WASHINGTON — A bipartisan quartet of senators, including two National Rifle Association members and two with ‘‘F’’ ratings from the potent firearms lobby, are quietly trying to find a compromise on expanding the requirement for gun sale background checks.
A deal, given a good chance by several participants and lobbyists, could add formidable political momentum to one of the key elements of President Obama’s gun control plan. Currently, background checks are required only for sales by the nation’s 55,000 federally licensed gun dealers, but not for gun show, person-to-person sales, or other private transactions.
The senators’ talks have included discussions about ways to encourage states to make more mental health records available to the national system and the types of transactions that might be exempted from background checks, such as sales among relatives or to those who have permits to carry concealed weapons, said people who spoke anonymously because they were not authorized to describe the negotiations publicly.
The private discussions involve liberal Chuck Schumer of New York, who is the No. 3 Senate Democratic leader; Joe Manchin of West Virginia, an NRA member and one of the chamber’s more moderate Democrats; Republican Tom Coburn of Oklahoma, another NRA member and one of the more conservative lawmakers in Congress; and GOP moderate Mark Kirk of Illinois.
‘‘It will not limit your ability to borrow your Uncle Willie’s hunting rifle or share a gun with your friend at a shooting range,’’ Schumer said last week in one of the senators’ few public remarks about the package the group is seeking. He said he believed a bipartisan deal could be reached.
Polls show that requiring background checks for nearly all gun purchases has more public support than Obama’s proposals to ban assault weapons and high-capacity ammunition magazines, and it is among those given the best chance of enactment. Even so, it is opposed by the NRA and many congressional Republicans, who consider it intrusive and unworkable for a system they say already has flaws.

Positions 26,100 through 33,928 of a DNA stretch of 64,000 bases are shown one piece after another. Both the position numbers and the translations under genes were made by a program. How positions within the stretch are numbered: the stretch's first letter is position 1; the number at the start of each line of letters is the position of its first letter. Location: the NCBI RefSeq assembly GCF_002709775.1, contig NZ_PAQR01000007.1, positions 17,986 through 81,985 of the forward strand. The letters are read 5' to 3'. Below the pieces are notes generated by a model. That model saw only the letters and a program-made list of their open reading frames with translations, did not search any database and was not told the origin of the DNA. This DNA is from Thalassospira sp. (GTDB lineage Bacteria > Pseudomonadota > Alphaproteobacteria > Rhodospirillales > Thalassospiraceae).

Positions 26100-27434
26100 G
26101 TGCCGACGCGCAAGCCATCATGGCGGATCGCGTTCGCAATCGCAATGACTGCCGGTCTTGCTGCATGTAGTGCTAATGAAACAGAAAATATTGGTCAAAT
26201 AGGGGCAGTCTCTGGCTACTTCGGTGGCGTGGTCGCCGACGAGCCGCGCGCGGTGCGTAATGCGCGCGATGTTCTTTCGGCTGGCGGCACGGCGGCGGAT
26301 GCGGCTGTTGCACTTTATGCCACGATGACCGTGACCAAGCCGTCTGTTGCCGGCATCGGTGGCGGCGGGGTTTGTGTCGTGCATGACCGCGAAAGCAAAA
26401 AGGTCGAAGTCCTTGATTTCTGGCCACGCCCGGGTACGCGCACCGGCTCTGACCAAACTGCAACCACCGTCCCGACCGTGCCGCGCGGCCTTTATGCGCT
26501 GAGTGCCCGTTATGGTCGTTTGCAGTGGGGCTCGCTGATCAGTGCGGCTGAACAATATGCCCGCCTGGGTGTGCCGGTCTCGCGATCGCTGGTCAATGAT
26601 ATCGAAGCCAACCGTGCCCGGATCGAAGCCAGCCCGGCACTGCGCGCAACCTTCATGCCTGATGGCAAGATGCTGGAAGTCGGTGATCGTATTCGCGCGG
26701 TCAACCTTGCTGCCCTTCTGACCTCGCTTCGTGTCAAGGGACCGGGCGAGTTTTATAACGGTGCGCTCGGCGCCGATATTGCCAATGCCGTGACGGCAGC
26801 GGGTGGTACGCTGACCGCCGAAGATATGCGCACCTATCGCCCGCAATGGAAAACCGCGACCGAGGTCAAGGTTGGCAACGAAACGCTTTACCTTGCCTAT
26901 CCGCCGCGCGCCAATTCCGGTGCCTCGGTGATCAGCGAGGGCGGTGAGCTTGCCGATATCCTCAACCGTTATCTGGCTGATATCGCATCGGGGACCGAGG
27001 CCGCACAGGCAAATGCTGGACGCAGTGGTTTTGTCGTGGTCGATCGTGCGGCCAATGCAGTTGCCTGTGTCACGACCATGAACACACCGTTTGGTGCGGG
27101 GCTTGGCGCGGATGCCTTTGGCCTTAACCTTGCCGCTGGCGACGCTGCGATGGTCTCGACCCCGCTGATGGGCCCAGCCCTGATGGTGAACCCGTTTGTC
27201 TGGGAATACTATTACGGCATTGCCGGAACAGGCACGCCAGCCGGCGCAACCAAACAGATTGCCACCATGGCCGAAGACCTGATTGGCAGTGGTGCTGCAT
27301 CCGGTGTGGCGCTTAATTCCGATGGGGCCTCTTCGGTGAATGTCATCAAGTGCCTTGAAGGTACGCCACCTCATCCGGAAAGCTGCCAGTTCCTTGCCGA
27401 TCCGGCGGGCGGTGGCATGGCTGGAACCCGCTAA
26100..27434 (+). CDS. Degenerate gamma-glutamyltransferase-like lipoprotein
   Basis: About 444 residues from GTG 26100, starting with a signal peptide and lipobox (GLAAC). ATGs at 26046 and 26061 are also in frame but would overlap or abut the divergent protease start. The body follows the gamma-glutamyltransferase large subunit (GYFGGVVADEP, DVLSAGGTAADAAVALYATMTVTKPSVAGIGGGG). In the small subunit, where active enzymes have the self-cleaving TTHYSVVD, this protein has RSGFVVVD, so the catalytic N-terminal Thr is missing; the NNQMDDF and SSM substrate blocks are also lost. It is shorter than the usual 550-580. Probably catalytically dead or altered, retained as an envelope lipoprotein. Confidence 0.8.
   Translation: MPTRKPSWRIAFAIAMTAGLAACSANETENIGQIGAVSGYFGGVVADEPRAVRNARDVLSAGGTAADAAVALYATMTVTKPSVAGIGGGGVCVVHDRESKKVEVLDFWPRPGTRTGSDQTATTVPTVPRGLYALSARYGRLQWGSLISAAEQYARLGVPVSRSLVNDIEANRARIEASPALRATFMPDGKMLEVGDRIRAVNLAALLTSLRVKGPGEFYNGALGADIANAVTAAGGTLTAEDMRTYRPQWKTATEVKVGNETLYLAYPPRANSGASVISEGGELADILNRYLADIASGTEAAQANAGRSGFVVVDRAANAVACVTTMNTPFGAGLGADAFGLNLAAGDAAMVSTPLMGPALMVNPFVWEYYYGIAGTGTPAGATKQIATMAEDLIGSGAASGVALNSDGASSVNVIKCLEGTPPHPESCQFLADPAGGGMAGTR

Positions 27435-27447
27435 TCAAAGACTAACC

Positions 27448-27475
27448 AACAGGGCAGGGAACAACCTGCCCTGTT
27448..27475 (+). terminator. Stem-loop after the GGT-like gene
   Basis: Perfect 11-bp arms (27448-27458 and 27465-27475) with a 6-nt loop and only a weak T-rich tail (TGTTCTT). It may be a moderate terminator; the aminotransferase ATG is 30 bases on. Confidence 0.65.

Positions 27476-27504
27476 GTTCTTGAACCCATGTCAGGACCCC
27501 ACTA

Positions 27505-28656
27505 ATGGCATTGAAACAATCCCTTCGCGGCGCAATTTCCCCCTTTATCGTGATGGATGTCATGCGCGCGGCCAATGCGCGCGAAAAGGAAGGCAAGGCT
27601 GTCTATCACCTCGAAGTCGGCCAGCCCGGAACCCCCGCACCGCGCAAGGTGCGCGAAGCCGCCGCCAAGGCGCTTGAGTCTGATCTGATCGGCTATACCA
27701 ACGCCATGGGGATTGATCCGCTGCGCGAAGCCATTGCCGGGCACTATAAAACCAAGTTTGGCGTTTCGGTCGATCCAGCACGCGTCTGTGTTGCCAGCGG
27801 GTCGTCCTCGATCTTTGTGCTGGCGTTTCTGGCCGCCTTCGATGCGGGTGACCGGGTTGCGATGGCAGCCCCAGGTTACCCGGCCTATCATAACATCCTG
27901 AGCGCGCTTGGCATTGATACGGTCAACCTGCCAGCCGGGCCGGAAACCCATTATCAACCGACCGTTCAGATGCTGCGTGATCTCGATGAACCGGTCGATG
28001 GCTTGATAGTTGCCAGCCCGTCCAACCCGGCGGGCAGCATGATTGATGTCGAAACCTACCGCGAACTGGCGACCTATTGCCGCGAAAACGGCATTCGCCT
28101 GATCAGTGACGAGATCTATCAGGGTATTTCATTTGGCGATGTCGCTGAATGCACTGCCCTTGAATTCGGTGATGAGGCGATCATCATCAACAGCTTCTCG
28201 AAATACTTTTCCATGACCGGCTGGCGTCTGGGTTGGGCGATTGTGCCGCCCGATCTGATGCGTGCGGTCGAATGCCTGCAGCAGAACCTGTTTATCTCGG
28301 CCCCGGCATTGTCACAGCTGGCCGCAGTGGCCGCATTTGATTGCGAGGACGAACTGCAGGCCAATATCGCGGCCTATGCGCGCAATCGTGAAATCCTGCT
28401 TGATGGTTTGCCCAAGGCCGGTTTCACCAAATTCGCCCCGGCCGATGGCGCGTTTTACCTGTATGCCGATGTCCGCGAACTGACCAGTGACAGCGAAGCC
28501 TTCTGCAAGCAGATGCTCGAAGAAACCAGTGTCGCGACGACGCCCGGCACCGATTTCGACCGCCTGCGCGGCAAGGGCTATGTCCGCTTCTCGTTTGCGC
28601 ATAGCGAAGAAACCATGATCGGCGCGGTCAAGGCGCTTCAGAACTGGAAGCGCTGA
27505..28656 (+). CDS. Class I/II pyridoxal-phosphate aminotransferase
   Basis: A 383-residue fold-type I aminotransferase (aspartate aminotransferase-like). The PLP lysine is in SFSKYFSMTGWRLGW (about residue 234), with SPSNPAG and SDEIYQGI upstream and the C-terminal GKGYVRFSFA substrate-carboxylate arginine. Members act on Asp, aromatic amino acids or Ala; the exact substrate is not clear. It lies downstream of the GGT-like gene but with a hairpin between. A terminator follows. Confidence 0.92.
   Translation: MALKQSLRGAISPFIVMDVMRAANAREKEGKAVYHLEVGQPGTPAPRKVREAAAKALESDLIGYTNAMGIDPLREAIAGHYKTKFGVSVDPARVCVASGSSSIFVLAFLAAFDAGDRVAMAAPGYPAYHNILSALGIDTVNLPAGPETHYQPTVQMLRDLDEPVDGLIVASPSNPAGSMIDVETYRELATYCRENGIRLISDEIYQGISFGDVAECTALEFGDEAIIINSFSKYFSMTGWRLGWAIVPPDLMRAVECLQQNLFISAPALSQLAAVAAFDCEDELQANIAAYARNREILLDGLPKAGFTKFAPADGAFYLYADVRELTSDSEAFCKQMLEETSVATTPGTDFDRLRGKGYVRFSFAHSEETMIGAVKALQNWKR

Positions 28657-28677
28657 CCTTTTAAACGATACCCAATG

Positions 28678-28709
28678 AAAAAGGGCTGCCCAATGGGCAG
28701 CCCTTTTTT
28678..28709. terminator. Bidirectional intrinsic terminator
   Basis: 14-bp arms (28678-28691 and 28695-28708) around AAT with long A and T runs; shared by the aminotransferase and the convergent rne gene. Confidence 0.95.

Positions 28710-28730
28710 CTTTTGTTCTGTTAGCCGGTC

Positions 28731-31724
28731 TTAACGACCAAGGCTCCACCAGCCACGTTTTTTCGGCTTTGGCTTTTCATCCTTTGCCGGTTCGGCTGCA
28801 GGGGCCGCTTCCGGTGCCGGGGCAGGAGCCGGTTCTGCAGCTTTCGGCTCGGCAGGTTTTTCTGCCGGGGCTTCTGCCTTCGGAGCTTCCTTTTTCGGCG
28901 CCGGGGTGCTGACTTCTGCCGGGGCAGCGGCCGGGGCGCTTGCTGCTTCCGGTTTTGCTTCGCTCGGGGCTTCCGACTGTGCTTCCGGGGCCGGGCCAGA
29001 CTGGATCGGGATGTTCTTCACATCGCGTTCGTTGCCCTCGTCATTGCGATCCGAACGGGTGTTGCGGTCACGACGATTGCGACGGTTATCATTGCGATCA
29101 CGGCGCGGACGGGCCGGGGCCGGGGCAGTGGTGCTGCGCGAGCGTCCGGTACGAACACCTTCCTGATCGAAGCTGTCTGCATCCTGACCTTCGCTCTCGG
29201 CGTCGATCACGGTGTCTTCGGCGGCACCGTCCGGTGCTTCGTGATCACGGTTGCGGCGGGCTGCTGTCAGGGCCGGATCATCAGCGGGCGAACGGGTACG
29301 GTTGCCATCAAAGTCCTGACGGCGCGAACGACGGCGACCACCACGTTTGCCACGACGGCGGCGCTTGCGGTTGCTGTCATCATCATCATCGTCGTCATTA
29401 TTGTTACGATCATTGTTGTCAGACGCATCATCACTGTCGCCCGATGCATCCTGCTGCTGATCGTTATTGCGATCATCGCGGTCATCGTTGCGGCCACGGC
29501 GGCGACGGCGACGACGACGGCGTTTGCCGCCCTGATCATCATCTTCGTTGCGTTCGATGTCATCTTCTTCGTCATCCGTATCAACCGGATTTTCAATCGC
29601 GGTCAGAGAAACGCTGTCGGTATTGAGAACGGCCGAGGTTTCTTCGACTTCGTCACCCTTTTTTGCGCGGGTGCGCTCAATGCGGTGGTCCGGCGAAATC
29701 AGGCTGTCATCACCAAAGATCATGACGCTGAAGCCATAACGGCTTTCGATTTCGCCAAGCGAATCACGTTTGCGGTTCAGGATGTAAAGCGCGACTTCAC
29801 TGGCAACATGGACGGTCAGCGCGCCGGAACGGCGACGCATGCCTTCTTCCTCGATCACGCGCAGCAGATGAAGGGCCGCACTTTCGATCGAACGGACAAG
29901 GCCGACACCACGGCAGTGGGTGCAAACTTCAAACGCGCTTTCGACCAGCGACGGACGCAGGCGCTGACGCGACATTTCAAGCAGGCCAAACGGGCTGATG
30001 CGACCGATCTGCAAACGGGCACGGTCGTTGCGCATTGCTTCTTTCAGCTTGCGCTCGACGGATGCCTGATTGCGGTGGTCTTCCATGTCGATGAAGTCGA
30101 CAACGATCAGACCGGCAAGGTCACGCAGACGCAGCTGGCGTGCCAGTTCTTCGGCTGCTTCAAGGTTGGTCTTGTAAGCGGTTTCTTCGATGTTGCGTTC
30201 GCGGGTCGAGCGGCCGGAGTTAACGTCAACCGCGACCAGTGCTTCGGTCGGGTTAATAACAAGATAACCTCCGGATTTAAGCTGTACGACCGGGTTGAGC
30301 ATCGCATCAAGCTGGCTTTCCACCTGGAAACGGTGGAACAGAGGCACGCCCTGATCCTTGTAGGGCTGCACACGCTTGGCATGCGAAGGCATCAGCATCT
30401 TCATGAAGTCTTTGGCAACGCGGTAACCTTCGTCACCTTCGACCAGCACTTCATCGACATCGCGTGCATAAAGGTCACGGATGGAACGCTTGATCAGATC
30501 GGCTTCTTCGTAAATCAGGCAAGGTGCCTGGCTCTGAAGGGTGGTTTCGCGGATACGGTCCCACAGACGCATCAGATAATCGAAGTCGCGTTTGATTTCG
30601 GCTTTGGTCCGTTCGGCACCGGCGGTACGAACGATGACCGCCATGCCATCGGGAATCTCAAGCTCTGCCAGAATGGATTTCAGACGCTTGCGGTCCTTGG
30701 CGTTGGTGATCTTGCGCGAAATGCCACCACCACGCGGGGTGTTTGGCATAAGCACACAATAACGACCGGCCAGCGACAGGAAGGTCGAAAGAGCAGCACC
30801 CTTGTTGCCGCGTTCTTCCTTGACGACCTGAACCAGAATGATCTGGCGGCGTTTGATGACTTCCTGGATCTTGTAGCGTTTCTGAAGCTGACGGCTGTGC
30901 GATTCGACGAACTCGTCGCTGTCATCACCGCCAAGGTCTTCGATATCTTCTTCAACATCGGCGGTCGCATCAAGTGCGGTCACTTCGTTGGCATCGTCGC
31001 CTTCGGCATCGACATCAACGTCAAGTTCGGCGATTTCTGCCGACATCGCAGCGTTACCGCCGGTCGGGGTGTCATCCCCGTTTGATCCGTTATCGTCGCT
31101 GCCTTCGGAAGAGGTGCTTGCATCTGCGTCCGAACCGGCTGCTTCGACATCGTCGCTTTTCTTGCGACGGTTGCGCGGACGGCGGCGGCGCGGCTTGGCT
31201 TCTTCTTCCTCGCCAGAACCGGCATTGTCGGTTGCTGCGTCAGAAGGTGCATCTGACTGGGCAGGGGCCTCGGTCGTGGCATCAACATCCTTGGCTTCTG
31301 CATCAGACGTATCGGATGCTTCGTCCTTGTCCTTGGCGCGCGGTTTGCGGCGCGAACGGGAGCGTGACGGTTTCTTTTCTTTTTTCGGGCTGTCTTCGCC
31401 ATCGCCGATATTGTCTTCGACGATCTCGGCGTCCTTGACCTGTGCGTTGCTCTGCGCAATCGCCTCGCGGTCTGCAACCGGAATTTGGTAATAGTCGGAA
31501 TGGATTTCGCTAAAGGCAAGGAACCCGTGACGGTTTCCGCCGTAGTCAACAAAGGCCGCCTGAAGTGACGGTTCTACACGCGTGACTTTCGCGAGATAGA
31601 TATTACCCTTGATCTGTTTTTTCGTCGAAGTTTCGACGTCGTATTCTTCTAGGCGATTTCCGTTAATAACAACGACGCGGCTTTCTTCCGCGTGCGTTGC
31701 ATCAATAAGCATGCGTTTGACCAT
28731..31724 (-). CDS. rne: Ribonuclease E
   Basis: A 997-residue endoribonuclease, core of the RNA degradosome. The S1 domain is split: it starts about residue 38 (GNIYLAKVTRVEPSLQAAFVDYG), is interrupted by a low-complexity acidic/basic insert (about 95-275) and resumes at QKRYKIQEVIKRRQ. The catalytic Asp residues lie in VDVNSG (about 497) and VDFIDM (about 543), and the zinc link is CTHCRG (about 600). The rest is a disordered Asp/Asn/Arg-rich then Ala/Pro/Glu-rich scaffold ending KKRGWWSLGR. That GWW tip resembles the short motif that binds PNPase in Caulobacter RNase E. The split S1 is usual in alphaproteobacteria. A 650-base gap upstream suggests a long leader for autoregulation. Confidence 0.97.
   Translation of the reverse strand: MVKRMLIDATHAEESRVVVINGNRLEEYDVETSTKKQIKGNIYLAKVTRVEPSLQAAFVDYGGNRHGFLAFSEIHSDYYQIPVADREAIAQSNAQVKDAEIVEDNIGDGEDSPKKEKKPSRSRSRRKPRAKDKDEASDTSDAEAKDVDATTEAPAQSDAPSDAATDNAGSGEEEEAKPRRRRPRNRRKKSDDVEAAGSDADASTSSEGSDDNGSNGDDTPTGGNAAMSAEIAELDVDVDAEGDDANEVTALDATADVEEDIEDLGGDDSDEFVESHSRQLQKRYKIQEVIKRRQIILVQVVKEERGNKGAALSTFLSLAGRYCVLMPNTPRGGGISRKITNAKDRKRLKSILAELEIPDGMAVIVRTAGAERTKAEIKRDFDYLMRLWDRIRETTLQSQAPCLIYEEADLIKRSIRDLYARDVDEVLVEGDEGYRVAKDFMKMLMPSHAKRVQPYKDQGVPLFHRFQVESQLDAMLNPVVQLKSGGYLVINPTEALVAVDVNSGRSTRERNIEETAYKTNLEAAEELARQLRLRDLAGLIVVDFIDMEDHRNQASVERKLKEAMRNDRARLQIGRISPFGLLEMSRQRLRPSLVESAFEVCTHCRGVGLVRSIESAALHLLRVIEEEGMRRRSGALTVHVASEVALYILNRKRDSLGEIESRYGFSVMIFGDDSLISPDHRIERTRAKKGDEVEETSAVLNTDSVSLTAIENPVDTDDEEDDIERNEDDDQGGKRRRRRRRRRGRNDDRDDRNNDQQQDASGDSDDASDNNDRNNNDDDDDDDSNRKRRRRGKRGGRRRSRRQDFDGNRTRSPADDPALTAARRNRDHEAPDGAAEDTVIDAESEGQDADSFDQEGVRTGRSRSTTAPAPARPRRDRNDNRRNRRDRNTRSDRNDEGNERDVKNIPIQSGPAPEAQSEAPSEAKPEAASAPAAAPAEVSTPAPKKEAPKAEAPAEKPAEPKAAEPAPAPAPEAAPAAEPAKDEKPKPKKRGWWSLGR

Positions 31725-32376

‘‘My problem with background checks is you’re never going to get criminals to go through background checks,’’ Wayne LaPierre, NRA executive vice president, told the Senate Judiciary Committee at its gun control hearing last week.
An agreement among the four senators could help overcome that opposition by opening the door to support from other conservative Republicans besides Coburn. It also could make it easier to win backing from Democratic senators from GOP-leaning states, many of whom face reelection next year and who have been leery of embracing Obama’s proposals.
Schumer and Kirk each have ‘‘F’’ scores from the NRA, while Coburn and Manchin have ‘‘A’’ ratings.
Prompted by the December massacre of 20 first-graders and six adults in Newtown, Conn., the Democratic-led Judiciary Committee plans to write gun control legislation in the next few weeks. The committee’s chairman, Patrick Leahy, a Vermont Democrat, has expressed strong support for universal background checks and it is expected to be a cornerstone of his bill, but a version of that language with bipartisan support could give the entire package a boost.
It is likely that any gun control bill will need 60 votes to pass the 100-member Senate. Democrats have 55 votes, including two Democratic-leaning independents.
Leaders of the GOP-run House are planning to see what, if anything, the Senate passes before moving on gun legislation. Strategists believe that a measure that passes the Senate with clear bipartisan support could pressure the House to act.